The borough has also been shaped by the different groups of immigrants; from the first China Town in Limehouse, to the Huguenot weavers in Petticoat Lane, the Jewish tanneries and tailors in Whitechapel to most recently a Bangladeshi Community, originally employed in the garment industry and now the £4m curry trade. The history of Tower Hamlets has also seen some of the worst attacks on multiculturalism. The Battle of Cable Street was one of the worst provocations by British fascists; the racist murder of garment worker Altab Ali in 1978, was another crisis moment, as was the election of a BNP councillor in 1994 on the Isle of Dogs. Most recently the threatened English Defence League march in September last year was only prevented by a banning order by the Home Secretary. However these attacks, including those from certain sections of the press, come in the main from those outside the borough. In the borough the number of residents stating that people from different backgrounds get on well together has risen year on year and now stands at 78%. At moments of crises the borough stands united - a remarkable coalition of people and organisations helped to bring about the ban on the EDL.
My fear is now for the future of the borough. I am increasingly alarmed at the severity and implications of the cuts. The Coalition government is determined to shrink the state, and at the rate they are going the UK is on course to have a smaller public sector than any developed nation.
The implications of austerity for residents in boroughs like Tower Hamlets is literally to turn back time. Our youth are the first generation to be poorer than their parents. No longer can families have the expectation of increasing living standards. The welfare state compact that has defined the post war period is being rewritten, and not for the better. The consequences will be greater inequality, with all its accompanying ills.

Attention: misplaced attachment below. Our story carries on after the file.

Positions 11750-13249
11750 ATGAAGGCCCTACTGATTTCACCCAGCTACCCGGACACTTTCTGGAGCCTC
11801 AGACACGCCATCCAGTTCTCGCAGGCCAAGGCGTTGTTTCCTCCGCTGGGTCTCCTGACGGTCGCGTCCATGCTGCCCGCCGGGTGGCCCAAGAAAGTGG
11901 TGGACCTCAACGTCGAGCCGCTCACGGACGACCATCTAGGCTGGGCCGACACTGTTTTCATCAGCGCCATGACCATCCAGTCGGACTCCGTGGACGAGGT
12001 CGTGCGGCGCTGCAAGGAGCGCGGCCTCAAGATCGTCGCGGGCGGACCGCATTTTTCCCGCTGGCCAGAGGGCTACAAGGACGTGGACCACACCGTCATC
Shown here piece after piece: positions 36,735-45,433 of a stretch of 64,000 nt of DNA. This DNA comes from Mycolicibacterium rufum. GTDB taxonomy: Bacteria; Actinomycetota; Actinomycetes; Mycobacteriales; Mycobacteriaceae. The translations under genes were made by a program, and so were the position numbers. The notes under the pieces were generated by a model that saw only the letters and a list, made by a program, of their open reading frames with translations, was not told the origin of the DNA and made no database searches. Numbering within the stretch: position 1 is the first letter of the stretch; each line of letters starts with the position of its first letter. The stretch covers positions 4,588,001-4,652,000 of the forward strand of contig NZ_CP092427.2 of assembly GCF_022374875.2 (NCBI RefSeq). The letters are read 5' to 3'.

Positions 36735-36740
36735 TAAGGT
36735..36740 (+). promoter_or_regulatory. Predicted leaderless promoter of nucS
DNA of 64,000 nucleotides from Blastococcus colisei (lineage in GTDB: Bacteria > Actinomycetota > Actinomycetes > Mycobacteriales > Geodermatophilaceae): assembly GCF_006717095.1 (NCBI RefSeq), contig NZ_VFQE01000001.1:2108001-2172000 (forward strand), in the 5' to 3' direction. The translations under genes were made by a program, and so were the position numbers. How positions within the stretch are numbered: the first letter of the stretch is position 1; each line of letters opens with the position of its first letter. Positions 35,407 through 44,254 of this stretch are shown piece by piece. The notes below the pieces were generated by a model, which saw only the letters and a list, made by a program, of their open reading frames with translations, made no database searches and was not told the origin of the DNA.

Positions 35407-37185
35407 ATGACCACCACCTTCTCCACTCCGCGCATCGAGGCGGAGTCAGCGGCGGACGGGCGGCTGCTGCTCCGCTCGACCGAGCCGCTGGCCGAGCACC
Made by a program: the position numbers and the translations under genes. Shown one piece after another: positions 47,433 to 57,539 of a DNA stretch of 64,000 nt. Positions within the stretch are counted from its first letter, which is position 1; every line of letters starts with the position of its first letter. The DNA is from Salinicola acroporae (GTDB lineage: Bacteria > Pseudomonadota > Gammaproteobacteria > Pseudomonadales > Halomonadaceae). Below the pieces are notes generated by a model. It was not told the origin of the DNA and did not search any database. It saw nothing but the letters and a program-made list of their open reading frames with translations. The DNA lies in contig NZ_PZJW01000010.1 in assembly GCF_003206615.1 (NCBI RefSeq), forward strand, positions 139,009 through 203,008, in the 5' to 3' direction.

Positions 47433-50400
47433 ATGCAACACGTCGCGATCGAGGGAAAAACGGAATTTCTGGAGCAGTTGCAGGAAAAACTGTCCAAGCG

In this climate, I feel a number of responsibilities. I want to protect residents as best I can from the cold winds of austerity. To that end my administration has introduced a number of innovative polices including being the only local authority in the country to reintroduce the Educational Maintenance Allowance and provide free home care for the elderly. I also feel a responsibility to be a voice for those whose lives are being adversely affected due a crisis not of their making. It cannot be right that residents in one of the poorest boroughs have having to bear the brunt for an economic crisis caused by the wealthiest institutions in the country, banks. Nor that those dependents on welfare benefits are denigrated as 'spongers' while high street multinationals pay no tax. Nor that Tower Hamlets have the highest level of child poverty in the country while we have an economy worth more than £6 billion a year.
When this financial crisis first broke in 2008 with the Lehman's crash it gave rise to much soul searching about morality and economy. That debate, despite Ed Miliband's best efforts, has been somewhat pushed to the margins. My hope is that this Commission can make a contribution to bringing it back to centre stage where it belongs and involving a wide range of partners into the discussions and solutions.
There are big questions to be addressed: What is the role of the state and private institutions in providing services for residents, especially for the most vulnerable and those in a time of need? Who is able to live in Tower Hamlets, and what should determine that ability? What do large businesses owe the communities they are located in?
The responsibility and capacity for tackling these global and national issues, which conspire to have such an impact on Tower Hamlets, must rest with the entire borough: organisations from the public, private, third and faith sectors as well as residents. Our new Fairness Commission must engage in a conversation with the partners in our borough, recognising the challenges we all face and drawing out the consensus, I am sure can be reached.